Home NAS setup

Discussion in 'Mac Basics and Help' started by nbs2, Apr 26, 2006.

  1. nbs2 macrumors 68030

    nbs2

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    #1
    After seeing a story about some NAS hard drive thing, I was intrigued. I searched MR and wiki and Google, and I think I understand what it is - a networked HD.

    I'm sure it's much more complicated than that, but I'm not sure how. Anyway, I was wondering if someone could help me understand what they are and how it could be used in a home setup. We are not as wired as some folks here, but I was thinking to use it as a back-up drive for our two computers and one external. I found freeNAS.org and that just confused me further - I take it that some sort of mini-OS is loaded on the computer that has however many HDs that you have stuffed in there, and you can make a RAID. Or something. And, I rememebr something about how it doesn't take much of an older machine to run the NAS. Something that has a 95 MHz processor or something. I'm so fracking confused.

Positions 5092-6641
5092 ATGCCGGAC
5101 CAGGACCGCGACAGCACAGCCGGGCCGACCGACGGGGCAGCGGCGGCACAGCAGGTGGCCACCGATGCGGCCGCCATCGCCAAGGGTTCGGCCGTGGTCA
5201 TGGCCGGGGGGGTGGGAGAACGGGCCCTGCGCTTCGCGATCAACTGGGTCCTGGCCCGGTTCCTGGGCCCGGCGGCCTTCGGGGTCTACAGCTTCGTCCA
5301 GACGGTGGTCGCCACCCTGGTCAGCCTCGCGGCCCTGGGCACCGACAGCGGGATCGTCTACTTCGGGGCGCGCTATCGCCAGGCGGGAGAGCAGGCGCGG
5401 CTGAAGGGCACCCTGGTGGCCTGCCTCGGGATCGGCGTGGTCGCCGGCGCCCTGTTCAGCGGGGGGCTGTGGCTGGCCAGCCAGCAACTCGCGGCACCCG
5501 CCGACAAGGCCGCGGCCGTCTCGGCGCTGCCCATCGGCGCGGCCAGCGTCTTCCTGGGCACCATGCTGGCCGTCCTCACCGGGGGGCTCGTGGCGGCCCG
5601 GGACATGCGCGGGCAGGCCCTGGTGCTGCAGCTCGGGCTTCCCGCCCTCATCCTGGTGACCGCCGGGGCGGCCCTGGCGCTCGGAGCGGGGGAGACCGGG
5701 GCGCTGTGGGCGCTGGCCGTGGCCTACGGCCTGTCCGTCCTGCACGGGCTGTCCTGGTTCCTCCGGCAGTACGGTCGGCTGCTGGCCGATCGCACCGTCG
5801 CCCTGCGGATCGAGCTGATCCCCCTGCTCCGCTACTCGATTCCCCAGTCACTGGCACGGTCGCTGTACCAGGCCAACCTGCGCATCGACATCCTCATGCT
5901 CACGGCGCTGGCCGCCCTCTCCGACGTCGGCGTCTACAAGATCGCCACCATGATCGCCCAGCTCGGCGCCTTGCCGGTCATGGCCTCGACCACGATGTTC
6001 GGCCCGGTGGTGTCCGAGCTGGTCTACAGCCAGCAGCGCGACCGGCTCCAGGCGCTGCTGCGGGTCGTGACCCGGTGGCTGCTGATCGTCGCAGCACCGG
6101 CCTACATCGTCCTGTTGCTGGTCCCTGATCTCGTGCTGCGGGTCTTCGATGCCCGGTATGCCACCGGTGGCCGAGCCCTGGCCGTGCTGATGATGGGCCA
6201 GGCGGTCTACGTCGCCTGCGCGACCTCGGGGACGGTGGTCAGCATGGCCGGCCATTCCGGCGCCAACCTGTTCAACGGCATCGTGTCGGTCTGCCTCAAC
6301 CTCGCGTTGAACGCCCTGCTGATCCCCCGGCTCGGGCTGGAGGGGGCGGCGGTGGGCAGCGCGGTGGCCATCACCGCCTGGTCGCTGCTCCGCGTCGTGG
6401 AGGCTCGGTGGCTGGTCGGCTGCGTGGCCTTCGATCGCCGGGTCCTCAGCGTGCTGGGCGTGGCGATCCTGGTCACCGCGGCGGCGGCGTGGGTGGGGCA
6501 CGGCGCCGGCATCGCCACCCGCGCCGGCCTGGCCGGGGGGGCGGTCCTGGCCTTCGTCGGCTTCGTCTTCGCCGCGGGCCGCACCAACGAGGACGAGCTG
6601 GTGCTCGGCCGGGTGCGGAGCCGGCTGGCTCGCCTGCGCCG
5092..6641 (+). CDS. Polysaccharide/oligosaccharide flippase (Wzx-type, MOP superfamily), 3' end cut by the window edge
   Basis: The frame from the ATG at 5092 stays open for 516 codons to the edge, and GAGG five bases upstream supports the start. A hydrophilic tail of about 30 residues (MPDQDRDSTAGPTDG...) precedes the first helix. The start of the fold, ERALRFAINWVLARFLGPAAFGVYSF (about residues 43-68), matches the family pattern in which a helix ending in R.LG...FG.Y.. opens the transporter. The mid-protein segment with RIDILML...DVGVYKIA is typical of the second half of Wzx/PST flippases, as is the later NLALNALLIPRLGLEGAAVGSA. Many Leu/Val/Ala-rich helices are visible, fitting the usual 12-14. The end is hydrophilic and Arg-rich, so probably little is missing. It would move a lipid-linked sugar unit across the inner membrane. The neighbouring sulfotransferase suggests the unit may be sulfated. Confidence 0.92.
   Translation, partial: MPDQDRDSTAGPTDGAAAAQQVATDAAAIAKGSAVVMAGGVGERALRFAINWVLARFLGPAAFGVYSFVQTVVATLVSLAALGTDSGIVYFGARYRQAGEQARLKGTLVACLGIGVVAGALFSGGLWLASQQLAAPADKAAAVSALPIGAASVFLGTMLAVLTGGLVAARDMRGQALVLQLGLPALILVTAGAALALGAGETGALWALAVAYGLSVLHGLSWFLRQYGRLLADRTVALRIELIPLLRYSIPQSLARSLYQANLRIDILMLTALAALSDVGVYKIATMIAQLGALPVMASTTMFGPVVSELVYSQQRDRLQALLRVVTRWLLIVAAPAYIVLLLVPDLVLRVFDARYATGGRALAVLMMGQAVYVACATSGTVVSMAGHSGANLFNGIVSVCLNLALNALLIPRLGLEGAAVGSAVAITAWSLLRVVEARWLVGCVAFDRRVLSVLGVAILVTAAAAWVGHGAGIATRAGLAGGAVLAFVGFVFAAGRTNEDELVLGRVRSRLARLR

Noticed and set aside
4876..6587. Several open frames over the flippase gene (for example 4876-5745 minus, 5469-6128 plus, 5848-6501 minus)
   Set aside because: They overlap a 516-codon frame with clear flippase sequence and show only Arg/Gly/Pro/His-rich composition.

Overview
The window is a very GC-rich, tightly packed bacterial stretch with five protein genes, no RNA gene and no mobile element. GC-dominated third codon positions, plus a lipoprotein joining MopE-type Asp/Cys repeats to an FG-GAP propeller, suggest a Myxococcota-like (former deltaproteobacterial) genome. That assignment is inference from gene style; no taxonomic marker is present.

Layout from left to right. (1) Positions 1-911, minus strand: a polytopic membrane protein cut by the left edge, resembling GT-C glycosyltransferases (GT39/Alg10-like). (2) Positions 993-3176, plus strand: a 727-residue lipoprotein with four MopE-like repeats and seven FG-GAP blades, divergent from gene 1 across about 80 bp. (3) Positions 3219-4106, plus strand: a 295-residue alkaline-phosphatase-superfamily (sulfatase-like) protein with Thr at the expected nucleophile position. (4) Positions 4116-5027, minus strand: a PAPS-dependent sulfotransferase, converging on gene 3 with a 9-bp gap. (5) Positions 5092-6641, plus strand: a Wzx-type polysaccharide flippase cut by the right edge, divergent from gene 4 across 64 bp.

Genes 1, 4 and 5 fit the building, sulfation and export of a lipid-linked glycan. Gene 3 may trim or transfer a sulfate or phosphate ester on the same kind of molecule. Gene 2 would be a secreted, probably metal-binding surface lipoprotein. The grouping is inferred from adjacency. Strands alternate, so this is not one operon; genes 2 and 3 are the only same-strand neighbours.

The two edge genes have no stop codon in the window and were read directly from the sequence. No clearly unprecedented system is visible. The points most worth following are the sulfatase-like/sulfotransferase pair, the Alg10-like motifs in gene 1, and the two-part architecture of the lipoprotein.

I'm just trying to figure out the uses of a NAS at home and when it is beneficial to have one. Then I can figure out how on earth I go about setting one up.
     
  2. twoodcc macrumors P6

    twoodcc

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  3. Eniregnat macrumors 68000

    Eniregnat

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    #3
    I'll give a simple explanation with some gross generalizations.

    NAS = Network Attached Storage

    Connected to a network via Ethernet, wireless or cable.

    Usually contain their own operating system that does not need to be futzed with.

    Usually administrated through a web browser by using an ip number. Just type in its address into your browser like 190.200.83.82.

    Can be RAIDS (Redundant Arrays of Independent DDisks) or independent/solitary drives.

    Most often used as a virtual drive, i.e. A hard drive that all computers on the network can use and share.

    Many NASs can be aggregated together to form a single virtual drive or placed together to form a RAID.

    Others can fill in. I have to get back to admining my network.
     
  4. blodwyn macrumors 65816

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    #4